White Sox

American Pharoah’s Triple Crown date with destiny

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American Pharoah’s Triple Crown date with destiny

This Saturday looks to be historic as American Pharoah looks to be the first horse to capture the Triple Crown since Affirmed did so in 1978. The $1.5 million Belmont Stakes goes as Race 11 on Saturday at Belmont Park with a 5:50 PM Central post time and will be carried live by NBC.

The entire weekend at Belmont is full of stakes action with strong cards leading up to the Saturday feature, but the Belmont itself didn’t come up overly strong as a field of eight is set to head to the gate. The weather forecast is for a slight chance of morning rain both Friday and Saturday in Elmont, New York.

Last year the world watched as California Chrome looked to capture the elusive Triple Crown. Following his fourth-place effort while never contending, the focus turned to the post-race comments of one of his owners, Steve Coburn as he wasn’t quite so eloquent in that moment of defeat. Will this year be another upset, or will we see a Triple Crown winner?  My prediction is that history will be made. I expect American Pharoah will add his name to the history books on Saturday.

Looking at the field for Saturday’s Belmont, a couple of things jumped off the page at me. Initially was the size, or lack thereof, of the field with only eight entered in the Belmont. More importantly though is that the Belmont Stakes is completely lacking of pace. Both of these should only benefit American Pharoah in his Triple Crown bid.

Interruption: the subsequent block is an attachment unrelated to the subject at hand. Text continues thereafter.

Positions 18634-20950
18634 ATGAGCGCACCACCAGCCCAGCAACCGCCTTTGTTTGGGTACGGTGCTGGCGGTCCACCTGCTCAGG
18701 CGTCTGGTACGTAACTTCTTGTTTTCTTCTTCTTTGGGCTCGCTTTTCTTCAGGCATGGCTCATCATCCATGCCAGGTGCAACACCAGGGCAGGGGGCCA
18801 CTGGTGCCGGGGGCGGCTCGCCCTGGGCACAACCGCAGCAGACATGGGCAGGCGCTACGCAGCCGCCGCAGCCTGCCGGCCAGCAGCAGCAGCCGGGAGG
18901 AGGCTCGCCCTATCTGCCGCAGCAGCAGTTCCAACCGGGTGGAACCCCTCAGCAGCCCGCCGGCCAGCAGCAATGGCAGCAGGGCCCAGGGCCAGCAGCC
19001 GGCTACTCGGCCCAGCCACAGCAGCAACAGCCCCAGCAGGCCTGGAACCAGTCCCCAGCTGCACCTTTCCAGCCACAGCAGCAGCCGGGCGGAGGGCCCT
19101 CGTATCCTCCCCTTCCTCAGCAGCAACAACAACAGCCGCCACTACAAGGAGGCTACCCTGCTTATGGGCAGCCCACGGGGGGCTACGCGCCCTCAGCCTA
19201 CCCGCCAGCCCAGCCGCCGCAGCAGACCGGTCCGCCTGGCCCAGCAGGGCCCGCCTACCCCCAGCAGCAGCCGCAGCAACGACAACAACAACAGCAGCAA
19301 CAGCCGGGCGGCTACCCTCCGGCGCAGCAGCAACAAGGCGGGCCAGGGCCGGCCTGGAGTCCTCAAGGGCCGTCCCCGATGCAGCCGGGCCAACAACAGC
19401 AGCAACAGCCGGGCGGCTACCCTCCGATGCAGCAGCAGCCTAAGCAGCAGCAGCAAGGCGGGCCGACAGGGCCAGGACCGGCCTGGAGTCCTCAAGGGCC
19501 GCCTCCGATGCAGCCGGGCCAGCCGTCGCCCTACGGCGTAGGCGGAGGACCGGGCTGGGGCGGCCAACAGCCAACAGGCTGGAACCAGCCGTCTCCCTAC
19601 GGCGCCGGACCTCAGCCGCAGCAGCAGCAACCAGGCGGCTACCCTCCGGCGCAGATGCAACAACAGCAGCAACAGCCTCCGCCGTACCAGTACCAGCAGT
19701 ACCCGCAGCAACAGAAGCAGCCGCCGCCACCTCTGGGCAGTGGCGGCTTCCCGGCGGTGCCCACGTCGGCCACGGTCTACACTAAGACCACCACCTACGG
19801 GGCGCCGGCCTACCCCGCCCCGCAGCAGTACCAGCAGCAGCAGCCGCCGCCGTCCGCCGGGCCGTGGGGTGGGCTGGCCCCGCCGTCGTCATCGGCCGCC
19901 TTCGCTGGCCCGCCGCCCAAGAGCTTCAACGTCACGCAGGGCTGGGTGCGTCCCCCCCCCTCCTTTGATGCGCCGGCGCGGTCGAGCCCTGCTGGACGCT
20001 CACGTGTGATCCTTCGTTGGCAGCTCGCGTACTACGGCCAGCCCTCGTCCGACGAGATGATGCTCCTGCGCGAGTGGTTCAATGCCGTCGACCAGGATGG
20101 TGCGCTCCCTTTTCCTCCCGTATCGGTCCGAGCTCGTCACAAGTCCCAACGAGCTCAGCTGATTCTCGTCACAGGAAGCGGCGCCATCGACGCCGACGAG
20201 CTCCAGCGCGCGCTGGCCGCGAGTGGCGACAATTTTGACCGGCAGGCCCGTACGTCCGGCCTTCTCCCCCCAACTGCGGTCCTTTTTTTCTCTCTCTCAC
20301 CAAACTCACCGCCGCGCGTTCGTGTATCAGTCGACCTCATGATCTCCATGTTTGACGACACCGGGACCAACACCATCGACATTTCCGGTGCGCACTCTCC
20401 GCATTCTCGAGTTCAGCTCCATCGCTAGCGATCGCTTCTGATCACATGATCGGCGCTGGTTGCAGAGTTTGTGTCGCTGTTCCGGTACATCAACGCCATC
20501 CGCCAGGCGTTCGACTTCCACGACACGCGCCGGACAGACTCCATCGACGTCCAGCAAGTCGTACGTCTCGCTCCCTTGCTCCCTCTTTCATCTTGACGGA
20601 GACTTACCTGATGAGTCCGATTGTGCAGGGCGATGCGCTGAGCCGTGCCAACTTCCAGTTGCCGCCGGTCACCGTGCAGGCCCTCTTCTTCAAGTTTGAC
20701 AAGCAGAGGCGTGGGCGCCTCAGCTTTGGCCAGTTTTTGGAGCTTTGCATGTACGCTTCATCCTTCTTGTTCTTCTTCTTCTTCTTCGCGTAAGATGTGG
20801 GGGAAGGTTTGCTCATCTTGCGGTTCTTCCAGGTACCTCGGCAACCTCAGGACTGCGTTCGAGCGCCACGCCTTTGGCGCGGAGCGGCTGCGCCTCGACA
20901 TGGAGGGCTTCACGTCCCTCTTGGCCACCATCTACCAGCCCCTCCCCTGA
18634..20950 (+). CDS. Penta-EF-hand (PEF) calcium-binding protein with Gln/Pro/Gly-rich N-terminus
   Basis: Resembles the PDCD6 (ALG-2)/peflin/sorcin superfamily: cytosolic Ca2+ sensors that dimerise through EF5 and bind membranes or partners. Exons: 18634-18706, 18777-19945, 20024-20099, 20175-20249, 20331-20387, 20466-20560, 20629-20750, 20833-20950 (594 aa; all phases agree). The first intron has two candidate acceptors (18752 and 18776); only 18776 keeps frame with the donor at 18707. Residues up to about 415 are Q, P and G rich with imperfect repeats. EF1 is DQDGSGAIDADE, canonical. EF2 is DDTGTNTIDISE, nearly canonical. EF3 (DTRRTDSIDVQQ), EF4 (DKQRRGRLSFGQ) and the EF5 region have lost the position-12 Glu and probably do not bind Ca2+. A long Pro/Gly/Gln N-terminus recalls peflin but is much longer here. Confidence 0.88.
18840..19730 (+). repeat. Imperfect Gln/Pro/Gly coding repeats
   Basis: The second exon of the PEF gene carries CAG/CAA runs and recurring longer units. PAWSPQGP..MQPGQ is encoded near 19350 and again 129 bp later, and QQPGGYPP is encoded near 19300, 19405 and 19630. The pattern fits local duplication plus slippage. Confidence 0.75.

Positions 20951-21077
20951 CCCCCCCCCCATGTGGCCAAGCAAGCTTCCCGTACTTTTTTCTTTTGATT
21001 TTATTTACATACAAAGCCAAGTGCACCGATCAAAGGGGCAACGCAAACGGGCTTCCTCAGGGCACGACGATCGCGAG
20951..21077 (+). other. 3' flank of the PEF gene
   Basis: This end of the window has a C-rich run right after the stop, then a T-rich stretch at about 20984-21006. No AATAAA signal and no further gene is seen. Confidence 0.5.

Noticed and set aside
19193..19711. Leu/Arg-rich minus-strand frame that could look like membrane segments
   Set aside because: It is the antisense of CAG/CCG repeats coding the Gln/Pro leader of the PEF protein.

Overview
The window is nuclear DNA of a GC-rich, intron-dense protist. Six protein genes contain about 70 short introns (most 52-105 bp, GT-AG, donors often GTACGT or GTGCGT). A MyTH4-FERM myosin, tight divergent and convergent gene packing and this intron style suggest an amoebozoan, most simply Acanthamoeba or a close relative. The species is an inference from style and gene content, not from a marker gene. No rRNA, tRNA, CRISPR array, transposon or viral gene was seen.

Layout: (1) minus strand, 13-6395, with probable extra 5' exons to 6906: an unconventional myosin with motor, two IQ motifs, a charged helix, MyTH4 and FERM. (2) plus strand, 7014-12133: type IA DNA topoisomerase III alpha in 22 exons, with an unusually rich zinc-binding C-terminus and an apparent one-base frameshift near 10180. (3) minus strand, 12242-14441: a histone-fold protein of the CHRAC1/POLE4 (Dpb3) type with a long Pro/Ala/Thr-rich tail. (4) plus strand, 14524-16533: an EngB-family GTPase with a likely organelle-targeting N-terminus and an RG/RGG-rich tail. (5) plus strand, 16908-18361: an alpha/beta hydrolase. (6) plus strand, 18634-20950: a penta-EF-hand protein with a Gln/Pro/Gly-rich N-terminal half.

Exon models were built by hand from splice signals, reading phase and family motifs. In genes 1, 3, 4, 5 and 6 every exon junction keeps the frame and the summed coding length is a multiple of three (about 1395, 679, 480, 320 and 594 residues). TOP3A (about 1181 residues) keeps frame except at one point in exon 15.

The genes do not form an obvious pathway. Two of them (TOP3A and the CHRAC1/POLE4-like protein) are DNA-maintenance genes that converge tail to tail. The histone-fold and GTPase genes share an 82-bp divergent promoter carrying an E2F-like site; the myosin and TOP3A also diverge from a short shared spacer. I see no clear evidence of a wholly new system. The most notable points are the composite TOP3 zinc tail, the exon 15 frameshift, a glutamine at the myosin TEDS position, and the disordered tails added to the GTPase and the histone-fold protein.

American Pharoah has been very solid throughout his entire stakes career, never losing in stakes-company. His Kentucky Derby victory was the closest margin of victory he has had, winning by a length, while every other win has been by three of more lengths. 

Experience can only help American Pharoah’s chances in the Belmont as Victor Espinoza is back in the saddle.  Espinoza has been in this situation twice, with War Emblem and California Chrome.  Each time he came of short, but the third time could be the charm. Espinoza clearly is not afraid of the big stage and his decision making ability aboard American Pharoah has been perfect.

With no pace in the Belmont, I am fully expecting that Espinoza and American Pharoah head straight for the lead and look to slow the pace down early. Materiality appears to be the only horse that may sit close while the remainder of the field likely settles back off the pace. While the mile and a half distance of the Belmont is the most taxing of the Triple Crown races, in this case it may not matter as the opening three quarters could be a walk in the park.

My expectations are that Materiality tosses in the towel in the turn while Espinoza opens the lead into the stretch under a hand ride. With the likes of Mubtaahij, Frosted and Madefromlucky to likely be running on late, they may be in a race for place as 90,000 fans onsite at Belmont cheer home a Triple Crown champ.

American Pharoah will meet his destiny on Saturday at Belmont.

Potential first-ballot guy and Blackout Game hero Jim Thome headlines group of former White Sox on this year's Hall of Fame ballot

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AP

Potential first-ballot guy and Blackout Game hero Jim Thome headlines group of former White Sox on this year's Hall of Fame ballot

White Sox fans have seen a couple of their team's all-time greats go into the Hall of Fame in recent years, with Frank Thomas inducted in 2014 and Tim Raines inducted earlier this year.

Seven former White Sox are on this year's Hall of Fame ballot, even if only a couple of them made a big impact on the South Side.